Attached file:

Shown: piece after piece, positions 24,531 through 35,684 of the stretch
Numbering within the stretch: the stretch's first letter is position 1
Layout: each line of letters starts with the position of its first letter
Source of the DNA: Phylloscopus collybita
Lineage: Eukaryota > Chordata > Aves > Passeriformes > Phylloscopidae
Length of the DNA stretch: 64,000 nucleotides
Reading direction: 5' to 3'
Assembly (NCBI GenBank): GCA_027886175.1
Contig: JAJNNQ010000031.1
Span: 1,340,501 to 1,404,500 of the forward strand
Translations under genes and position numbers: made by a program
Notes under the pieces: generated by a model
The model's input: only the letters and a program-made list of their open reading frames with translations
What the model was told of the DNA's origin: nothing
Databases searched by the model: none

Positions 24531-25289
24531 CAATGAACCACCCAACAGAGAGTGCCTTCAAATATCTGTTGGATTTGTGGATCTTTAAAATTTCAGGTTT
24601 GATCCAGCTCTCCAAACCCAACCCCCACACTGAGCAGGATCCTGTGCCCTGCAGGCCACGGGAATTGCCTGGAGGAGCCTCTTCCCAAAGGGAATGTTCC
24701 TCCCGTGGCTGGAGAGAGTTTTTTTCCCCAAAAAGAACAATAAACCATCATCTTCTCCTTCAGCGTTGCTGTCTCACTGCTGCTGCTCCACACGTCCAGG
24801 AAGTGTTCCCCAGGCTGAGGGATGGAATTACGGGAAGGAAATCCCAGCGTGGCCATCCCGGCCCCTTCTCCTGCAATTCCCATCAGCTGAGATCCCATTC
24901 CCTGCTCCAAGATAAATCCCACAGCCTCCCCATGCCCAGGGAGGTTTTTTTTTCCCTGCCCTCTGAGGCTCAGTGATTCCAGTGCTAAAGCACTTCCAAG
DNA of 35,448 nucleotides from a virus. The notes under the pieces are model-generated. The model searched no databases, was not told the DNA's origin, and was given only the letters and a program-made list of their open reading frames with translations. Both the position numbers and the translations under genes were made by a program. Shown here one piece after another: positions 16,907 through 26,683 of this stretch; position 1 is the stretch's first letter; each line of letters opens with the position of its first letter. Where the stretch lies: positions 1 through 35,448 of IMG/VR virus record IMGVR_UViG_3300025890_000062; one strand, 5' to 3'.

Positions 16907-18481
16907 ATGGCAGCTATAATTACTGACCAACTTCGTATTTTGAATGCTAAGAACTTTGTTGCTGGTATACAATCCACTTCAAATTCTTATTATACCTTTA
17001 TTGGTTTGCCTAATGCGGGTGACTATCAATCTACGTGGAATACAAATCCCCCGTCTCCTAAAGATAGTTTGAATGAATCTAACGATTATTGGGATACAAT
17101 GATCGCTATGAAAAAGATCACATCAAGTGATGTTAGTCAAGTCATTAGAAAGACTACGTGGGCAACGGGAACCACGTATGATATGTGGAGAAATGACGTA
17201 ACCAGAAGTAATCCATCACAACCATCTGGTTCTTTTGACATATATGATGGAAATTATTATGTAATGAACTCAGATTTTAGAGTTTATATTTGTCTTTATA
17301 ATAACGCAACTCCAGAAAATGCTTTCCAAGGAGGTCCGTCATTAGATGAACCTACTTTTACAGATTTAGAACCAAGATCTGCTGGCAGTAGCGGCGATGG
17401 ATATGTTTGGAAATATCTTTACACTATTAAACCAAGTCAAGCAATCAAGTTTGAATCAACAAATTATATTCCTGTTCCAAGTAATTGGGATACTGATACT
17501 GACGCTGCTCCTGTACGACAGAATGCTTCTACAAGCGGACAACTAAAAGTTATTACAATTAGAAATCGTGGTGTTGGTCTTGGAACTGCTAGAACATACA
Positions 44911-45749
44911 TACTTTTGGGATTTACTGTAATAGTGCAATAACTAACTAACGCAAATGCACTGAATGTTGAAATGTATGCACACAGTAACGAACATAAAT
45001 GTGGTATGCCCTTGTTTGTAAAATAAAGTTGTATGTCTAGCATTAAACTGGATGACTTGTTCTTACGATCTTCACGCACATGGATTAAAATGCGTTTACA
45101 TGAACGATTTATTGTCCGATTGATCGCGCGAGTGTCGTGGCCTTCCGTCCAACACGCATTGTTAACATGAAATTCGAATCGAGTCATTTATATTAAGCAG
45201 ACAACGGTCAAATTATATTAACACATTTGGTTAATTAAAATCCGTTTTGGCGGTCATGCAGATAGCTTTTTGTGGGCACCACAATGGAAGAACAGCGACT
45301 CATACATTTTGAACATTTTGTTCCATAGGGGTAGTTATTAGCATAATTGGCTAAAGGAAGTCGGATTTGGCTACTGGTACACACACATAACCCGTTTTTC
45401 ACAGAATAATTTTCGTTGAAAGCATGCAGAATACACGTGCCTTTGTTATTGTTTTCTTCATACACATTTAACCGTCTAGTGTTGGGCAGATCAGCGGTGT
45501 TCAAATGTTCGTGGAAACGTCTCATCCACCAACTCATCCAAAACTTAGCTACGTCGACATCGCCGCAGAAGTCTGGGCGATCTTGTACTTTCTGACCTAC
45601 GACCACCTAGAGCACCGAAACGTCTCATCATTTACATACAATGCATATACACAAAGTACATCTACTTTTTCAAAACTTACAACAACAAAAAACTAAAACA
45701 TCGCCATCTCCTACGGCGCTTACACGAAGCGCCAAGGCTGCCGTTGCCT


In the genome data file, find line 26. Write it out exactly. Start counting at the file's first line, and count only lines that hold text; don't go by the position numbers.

17101 GATCGCTATGAAAAAGATCACATCAAGTGATGTTAGTCAAGTCATTAGAAAGACTACGTGGGCAACGGGAACCACGTATGATATGTGGAGAAATGACGTA